Central America Trip – 1949

My trip through Central America began in December of 1948. I returned to the U.S. in June of 1950. The story of the travels and experiences on the road presented in this section actually end in March of 1949. At that point I took a job with the Inter-American Geodetic Survey in the Canal Zone. That portion of the trip is written up in its own section under ‘Employment – IAGS.’
I plan to present my Central American experiences in sections as follows. Until them items are posted in the order of their occurrence.

1. Preparing for departure and travel to the US-Mexico border.
2. Mexico
3. Guatemala
4. El Salvador
5. Nicaragua
6. Costa Rica
7. Panama and the Canal Zone

When I left on my trip to South America I wrote to the Boy Scouts of America and applied for an International Letter of Introduction. I received letter number one for 1949. Here is that letter with the endorsements on the reverse.


Climbing Mt. Popocatepetl


January, 1949.

I was enjoying a ‘night on the town’ one Friday evening with a group of Rover Scouts of Group VII, Mexico City when the question was posed to me “Would you like to climb Mt. Popocatepetl?” Of course I agreed immediately. A couple of the guys got on the telephone to call around to see if anyone else in the group were interested. Arrangements were made to meet the rest of the fellows the next night at midnight. That settled, then I went with the fellows to various scouts homes to gather gear for the climb. The next night German and I were at the meeting place early. Soon the bus that we had hired came along. There were to have been about 20 boys going but only 13 showed up. That meant that the expense would be greater per boy but we fixed that later.

At 3:16 a.m. we arrived at the point where the road ended. Some of us decided to start climbing immediately. The others slept for a while. There was a good path to follow most of the way up the lower slopes. It was very easy to follow in the moonlight. A Rover Scout by the name of Mateos came along side of me and said “Let’s go!” The others were already straggling behind.


Mateos kept up a steady pace which I soon found I could not follow. The climbing was very steep and the air was getting thin. I could only go about 300 feet and then had to stop for a few minutes for my heart to stop pounding. In that manner I was able to keep up with Mateos fairly well. Then I lost him. I called to him and heard his voice from above so I started climbing the slope nearby. The slope was all right for a while then it grew steeper and steeper until I had to make use of the ice ax to cut a hold in the mountain side. Eventually I got to the point where the going was easier. Mateos was waiting for me. He had gone up a slope to the left of the one I went up. It was much easier than the one I used.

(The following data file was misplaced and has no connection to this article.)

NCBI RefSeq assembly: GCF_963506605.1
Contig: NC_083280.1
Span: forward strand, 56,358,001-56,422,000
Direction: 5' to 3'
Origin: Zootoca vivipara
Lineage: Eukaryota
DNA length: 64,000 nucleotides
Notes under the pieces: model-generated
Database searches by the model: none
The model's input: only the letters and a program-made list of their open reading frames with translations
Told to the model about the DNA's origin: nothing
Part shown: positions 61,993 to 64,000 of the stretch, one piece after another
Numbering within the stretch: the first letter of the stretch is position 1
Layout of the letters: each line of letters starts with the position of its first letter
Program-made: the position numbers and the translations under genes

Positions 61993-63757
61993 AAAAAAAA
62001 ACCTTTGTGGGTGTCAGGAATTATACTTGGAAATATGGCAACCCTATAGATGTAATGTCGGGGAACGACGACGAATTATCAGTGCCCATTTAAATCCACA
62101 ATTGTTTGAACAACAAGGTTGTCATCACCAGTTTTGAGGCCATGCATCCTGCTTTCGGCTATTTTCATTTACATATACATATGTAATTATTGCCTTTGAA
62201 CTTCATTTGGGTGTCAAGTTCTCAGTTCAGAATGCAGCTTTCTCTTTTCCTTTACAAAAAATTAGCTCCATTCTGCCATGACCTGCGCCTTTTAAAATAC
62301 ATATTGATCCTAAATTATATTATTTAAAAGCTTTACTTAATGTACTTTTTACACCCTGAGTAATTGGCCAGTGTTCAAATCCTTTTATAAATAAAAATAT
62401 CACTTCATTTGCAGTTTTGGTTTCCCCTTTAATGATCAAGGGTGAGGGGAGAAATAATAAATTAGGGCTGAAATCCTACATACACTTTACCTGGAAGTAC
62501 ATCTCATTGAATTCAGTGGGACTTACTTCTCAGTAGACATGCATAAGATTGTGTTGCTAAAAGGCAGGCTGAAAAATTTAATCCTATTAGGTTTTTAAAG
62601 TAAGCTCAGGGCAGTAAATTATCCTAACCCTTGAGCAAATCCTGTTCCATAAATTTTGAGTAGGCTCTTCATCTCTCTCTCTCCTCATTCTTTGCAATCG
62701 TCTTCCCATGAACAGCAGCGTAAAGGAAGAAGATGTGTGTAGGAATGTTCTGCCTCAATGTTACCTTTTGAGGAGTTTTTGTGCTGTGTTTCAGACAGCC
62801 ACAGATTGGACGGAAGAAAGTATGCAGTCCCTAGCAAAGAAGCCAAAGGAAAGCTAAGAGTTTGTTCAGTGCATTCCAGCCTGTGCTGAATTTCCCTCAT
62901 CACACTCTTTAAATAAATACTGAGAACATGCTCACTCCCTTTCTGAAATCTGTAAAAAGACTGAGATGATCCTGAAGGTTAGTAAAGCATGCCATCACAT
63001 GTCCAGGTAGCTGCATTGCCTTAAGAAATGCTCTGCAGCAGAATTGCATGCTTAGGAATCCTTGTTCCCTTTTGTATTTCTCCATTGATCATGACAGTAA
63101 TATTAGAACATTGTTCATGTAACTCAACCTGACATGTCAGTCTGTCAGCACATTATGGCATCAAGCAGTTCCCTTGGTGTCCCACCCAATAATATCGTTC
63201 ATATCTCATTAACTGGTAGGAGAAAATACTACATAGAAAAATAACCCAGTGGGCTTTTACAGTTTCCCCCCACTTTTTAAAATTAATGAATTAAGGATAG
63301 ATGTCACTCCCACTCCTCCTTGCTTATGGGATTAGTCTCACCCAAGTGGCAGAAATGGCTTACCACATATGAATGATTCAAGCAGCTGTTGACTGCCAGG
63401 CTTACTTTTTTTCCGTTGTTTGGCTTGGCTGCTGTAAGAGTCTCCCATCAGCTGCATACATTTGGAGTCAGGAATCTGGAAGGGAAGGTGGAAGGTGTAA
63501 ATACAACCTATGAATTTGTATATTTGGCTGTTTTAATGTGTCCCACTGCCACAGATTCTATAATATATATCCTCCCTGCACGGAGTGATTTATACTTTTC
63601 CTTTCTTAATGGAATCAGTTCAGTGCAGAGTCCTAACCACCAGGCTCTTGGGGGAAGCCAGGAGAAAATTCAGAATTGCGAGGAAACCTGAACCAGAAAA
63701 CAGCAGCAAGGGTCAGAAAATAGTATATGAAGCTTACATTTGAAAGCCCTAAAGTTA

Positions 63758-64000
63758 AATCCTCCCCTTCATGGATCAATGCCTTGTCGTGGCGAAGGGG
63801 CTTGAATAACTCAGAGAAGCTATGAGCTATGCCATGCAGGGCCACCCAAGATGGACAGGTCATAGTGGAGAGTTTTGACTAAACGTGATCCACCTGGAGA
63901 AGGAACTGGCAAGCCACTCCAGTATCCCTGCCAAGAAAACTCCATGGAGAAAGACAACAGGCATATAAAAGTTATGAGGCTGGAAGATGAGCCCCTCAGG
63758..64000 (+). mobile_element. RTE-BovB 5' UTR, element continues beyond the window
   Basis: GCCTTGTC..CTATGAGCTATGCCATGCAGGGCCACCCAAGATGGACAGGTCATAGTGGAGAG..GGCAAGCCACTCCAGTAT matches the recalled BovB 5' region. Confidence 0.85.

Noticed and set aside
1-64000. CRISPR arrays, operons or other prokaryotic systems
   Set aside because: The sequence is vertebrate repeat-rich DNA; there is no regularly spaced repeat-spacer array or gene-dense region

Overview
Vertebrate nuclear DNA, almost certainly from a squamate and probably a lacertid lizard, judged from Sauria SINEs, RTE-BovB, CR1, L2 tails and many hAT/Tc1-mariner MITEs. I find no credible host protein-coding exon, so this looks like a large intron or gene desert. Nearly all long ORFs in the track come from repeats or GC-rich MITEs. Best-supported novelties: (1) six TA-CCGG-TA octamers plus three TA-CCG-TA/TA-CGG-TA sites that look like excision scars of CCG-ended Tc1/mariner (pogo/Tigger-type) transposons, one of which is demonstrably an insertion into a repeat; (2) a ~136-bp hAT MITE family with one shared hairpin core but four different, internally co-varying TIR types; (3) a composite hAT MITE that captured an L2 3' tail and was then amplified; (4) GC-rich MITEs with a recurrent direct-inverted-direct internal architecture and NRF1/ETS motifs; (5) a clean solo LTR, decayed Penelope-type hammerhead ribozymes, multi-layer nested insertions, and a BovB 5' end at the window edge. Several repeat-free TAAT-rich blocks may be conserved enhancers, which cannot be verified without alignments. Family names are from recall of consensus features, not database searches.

We then started climbing together. The wind was very strong and at times we had to force the spike at the end of our ice ax into the slope and lean forward on it so as not to be blown over. The wind blew many stones loose far above us which came tearing down at terrific speed. They weren’t more than eight inches in diameter for the most part but would hurt plenty if we were hit. To add to our difficulties the wind would often blow some sulfur fumes from the crater upon us.

It was very cold climbing, especially at that time of the morning. I lost feeling in my feet soon after leaving the bus. We wore several pairs of socks, gloves, a woolen cap that covered the ears and chin with only the face exposed and a heavy jacket. When the wind grew so bad as to blow sand in our eyes we put on goggles. We had the ice ax in one hand. It is a tool with a hoe-like blade on one side of the head and a pick on the other. On the top of the handle is a spike which we often used in climbing. We had steel spikes, called crampons, attached to our shoes.